Cao Haili’s interesting post on ChinaDialogue - When China said “no” – deserves close attention. It is reposted at www.csp.rutgers.edu
As Haili reports: Besides the rift between China and the United States over measuring, reporting and verification (MRV), the cited evidence of China’s “wrecking” behaviour was its firm opposition to inclusion of the target of global emissions reduction of 50% on 1990 levels by 2050, with developed nations making cuts of 80%. The reason for China’s opposition was simple: it would restrict China’s development. Given the country’s rate of development and its economic and energy structure, the target would be a tough one for it to reach. Lu Xuedu, a Chinese delegate and deputy director of the National Climate Center, pointed out that global carbon emissions in 1990 were 21 billion tonnes, so a 50% cut by 2050 would mean emissions of 10.5 billion tonnes. In 2005, China emitted 6 billion tonnes of carbon. If the current rate of development continues, those 10.5 billion tonnes might not be enough for China alone, let alone the rest of the world.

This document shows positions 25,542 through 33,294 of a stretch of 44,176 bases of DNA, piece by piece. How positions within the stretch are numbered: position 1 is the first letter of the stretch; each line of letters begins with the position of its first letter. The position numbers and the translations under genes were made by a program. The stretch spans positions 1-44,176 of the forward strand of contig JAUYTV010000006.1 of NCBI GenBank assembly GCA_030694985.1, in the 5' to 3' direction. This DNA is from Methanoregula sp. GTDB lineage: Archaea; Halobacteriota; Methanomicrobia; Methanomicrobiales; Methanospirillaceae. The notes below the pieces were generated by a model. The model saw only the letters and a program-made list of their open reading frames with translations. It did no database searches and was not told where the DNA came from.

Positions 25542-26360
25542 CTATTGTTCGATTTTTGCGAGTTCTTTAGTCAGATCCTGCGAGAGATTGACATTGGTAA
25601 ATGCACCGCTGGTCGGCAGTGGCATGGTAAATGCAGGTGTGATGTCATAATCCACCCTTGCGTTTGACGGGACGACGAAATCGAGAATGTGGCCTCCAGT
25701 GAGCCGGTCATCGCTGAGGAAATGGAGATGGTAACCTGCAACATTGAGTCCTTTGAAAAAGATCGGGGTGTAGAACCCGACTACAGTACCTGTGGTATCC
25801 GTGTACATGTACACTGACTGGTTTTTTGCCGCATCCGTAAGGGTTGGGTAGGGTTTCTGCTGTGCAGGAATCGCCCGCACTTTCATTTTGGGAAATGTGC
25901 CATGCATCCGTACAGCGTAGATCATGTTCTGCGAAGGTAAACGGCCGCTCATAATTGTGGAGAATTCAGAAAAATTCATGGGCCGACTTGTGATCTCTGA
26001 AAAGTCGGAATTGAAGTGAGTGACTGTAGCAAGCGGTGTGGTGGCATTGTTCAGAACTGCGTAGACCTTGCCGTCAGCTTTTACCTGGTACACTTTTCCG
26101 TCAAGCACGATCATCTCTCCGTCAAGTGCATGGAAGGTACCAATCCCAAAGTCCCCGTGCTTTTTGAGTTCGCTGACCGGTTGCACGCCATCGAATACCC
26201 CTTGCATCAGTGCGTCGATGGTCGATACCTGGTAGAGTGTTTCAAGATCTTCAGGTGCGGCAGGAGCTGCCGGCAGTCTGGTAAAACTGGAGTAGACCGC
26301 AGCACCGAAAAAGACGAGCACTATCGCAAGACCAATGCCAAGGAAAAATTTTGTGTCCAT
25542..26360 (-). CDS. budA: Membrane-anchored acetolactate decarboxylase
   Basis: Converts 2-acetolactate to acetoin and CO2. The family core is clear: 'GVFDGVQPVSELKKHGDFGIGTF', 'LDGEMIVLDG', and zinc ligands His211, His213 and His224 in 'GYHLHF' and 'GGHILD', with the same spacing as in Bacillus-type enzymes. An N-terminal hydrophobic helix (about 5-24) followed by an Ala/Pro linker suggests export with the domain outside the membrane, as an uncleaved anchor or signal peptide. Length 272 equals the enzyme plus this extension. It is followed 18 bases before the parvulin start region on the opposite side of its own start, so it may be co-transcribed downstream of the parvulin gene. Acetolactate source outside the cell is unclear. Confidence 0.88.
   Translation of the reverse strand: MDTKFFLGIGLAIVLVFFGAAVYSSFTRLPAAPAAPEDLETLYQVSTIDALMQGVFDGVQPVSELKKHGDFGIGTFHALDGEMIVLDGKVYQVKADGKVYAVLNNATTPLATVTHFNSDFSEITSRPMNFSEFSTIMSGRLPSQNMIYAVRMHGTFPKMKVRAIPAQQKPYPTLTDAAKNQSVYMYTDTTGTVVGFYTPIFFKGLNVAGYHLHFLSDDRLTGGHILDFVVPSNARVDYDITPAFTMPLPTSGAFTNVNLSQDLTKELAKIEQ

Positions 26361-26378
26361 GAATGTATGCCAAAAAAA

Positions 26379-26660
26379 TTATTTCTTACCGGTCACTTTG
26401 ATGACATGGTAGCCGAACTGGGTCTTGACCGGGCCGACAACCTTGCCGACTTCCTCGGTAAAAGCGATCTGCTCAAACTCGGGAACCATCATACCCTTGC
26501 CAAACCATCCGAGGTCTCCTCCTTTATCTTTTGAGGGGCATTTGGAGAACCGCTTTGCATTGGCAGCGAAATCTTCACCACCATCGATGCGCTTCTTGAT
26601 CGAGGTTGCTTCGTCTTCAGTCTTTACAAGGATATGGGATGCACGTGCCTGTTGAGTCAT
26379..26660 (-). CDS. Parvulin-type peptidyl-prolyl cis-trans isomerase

There is some hyperbole in Lu’s comment – nobody, not even China, expects it to continue to grow at its current rate for the next 40 years. As a maturing economy it is bound to be lower than the current 8-10% rate and more likely in the 5-7% range. Its energy intensity is also bound to improve as well as its economy undergoes maturation. That is not to say that China’s planned rate of growth and associated energy needs are self-evidently compatible. But as Einstein said in a different context, “god is in the details”.